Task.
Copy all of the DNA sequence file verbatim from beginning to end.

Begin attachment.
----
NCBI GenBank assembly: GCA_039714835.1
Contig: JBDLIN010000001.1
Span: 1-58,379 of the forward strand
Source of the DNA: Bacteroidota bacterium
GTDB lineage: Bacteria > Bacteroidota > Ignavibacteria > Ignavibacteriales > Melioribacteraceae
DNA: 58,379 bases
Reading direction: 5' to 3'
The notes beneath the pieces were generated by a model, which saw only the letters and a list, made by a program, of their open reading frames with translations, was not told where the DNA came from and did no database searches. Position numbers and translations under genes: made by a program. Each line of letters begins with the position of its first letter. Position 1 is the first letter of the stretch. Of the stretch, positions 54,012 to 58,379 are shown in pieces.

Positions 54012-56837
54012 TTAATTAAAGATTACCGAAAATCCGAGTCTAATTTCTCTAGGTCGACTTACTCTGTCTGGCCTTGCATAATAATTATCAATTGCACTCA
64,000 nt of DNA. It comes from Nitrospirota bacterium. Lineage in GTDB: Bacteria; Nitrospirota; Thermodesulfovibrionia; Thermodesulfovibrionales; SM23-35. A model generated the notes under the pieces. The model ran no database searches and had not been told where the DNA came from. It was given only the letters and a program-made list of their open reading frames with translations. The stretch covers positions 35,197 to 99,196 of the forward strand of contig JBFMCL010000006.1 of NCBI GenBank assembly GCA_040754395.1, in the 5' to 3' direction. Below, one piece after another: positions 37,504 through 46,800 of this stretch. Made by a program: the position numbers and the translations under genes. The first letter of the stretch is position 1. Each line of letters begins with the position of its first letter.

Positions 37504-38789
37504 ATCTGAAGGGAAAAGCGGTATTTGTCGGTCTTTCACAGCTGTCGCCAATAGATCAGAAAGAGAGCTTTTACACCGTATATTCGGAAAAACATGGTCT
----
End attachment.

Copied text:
NCBI GenBank assembly: GCA_039714835.1
Contig: JBDLIN010000001.1
Span: 1-58,379 of the forward strand
Source of the DNA: Bacteroidota bacterium
GTDB lineage: Bacteria > Bacteroidota > Ignavibacteria > Ignavibacteriales > Melioribacteraceae
DNA: 58,379 bases
Reading direction: 5' to 3'
The notes beneath the pieces were generated by a model, which saw only the letters and a list, made by a program, of their open reading frames with translations, was not told where the DNA came from and did no database searches. Position numbers and translations under genes: made by a program. Each line of letters begins with the position of its first letter. Position 1 is the first letter of the stretch. Of the stretch, positions 54,012 to 58,379 are shown in pieces.

Positions 54012-56837
54012 TTAATTAAAGATTACCGAAAATCCGAGTCTAATTTCTCTAGGTCGACTTACTCTGTCTGGCCTTGCATAATAATTATCAATTGCACTCA
64,000 nt of DNA. It comes from Nitrospirota bacterium. Lineage in GTDB: Bacteria; Nitrospirota; Thermodesulfovibrionia; Thermodesulfovibrionales; SM23-35. A model generated the notes under the pieces. The model ran no database searches and had not been told where the DNA came from. It was given only the letters and a program-made list of their open reading frames with translations. The stretch covers positions 35,197 to 99,196 of the forward strand of contig JBFMCL010000006.1 of NCBI GenBank assembly GCA_040754395.1, in the 5' to 3' direction. Below, one piece after another: positions 37,504 through 46,800 of this stretch. Made by a program: the position numbers and the translations under genes. The first letter of the stretch is position 1. Each line of letters begins with the position of its first letter.

Positions 37504-38789
37504 ATCTGAAGGGAAAAGCGGTATTTGTCGGTCTTTCACAGCTGTCGCCAATAGATCAGAAAGAGAGCTTTTACACCGTATATTCGGAAAAACATGGTCT